The NGC Universal ID is a four digit alphanumeric that groups coins based on a unique combination of date, mintmark, denomination and striking process (MS, PF, or SP). These IDs are a simple organization of all coins prior to variety attribution and grading.
A new design modification made its first appearance on the quarter eagles and half eagles in 1829. The occasion for this new design was incorporation of new technology at the Mint--the closed or close collar that imparted a 'mathematical equality' to the diameter of struck coinage, according to Mint Director Samuel Moore. William Kneass had been hired to replace Robert Scot as the chief engraver, and it is he who is credited with this design. Actually, the design is essentially the same as the previous design, although the hair has a more luxurious appearance, and the borders now consist of beads rather than dentils. The reverse is nearly identical to the previous design. In fact, only two reverse dies were used for the entire design type issued from 1829 to 1834. The 1829 reverse has a square-based large 2 in the denomination, while the reverse used from 1830 through 1834 has a curve-based large 2 and also has the letter U in UNITED repunched.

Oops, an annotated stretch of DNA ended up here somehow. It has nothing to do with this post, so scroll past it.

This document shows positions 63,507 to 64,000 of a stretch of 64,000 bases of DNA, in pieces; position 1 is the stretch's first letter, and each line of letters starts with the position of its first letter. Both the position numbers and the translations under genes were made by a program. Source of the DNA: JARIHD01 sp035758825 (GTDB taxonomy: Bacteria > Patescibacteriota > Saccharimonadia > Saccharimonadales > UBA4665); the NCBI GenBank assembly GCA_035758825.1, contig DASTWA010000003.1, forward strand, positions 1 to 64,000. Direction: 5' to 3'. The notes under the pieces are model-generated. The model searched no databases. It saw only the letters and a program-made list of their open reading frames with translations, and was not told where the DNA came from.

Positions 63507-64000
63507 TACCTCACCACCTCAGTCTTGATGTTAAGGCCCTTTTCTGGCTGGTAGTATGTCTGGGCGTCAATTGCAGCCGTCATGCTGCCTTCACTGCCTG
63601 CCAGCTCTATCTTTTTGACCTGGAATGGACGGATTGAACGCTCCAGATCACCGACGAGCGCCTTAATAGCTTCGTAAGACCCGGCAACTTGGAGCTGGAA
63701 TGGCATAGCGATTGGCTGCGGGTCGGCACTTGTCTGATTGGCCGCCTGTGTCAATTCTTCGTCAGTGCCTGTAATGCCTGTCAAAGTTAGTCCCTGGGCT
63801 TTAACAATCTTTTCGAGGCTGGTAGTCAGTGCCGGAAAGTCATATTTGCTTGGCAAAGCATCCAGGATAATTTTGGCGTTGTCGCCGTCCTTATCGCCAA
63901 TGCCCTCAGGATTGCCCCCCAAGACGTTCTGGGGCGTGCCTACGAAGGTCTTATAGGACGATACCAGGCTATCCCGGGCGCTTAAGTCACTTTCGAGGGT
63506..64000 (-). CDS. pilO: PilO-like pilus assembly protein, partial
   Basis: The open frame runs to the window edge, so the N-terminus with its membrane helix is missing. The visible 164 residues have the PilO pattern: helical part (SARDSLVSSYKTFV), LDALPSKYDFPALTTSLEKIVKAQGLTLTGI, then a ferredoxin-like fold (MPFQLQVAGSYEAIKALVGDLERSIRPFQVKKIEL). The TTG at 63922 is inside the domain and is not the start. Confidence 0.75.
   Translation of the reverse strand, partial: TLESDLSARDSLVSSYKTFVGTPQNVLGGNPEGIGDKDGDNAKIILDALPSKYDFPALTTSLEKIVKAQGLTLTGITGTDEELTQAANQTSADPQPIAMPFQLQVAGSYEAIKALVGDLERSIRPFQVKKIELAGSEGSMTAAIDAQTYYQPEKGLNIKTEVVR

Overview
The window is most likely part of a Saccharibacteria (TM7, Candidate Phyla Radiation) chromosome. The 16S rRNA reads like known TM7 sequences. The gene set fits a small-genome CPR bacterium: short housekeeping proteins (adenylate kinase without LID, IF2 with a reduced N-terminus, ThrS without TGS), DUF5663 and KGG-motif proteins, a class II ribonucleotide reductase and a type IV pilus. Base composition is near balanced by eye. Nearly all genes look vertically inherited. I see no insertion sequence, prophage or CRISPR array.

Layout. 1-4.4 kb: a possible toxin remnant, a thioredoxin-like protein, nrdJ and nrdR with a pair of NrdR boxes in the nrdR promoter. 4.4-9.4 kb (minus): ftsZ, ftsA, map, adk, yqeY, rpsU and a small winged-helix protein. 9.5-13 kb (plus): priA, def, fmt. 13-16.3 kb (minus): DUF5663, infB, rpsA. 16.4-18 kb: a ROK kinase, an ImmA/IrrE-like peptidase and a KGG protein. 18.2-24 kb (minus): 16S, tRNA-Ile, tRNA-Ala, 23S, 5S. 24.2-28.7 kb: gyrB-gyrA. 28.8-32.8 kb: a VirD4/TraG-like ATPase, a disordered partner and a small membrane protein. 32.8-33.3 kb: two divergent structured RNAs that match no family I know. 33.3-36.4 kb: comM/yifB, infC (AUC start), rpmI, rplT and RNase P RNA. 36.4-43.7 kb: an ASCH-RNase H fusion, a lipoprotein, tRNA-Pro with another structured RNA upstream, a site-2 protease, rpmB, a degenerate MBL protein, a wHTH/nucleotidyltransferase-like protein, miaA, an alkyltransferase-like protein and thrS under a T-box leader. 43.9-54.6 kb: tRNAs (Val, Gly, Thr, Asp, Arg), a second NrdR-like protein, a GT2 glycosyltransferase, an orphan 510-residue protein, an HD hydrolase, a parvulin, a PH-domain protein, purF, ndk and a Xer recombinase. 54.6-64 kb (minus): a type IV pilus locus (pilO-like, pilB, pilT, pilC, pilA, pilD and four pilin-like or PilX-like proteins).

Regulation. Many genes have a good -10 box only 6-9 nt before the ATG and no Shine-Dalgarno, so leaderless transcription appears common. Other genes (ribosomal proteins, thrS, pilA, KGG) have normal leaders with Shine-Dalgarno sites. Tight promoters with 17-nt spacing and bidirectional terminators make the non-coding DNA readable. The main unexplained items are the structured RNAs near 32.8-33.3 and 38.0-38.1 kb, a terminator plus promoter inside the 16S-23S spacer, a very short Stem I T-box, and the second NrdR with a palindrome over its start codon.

Only about 60 to 80 examples of this date are known, according to Dannreuther, although this cataloger believes that the total may be closer to 100 pieces. Regardless, the entire design type is rare, with well under 1,000 surviving examples of all dates from 1829 to 1834. In fact, the true number of survivors is probably closer to 500 than to 1,000 coins.
Description and Analysis courtesy of Heritage Auctions and may not be republished without written permission.
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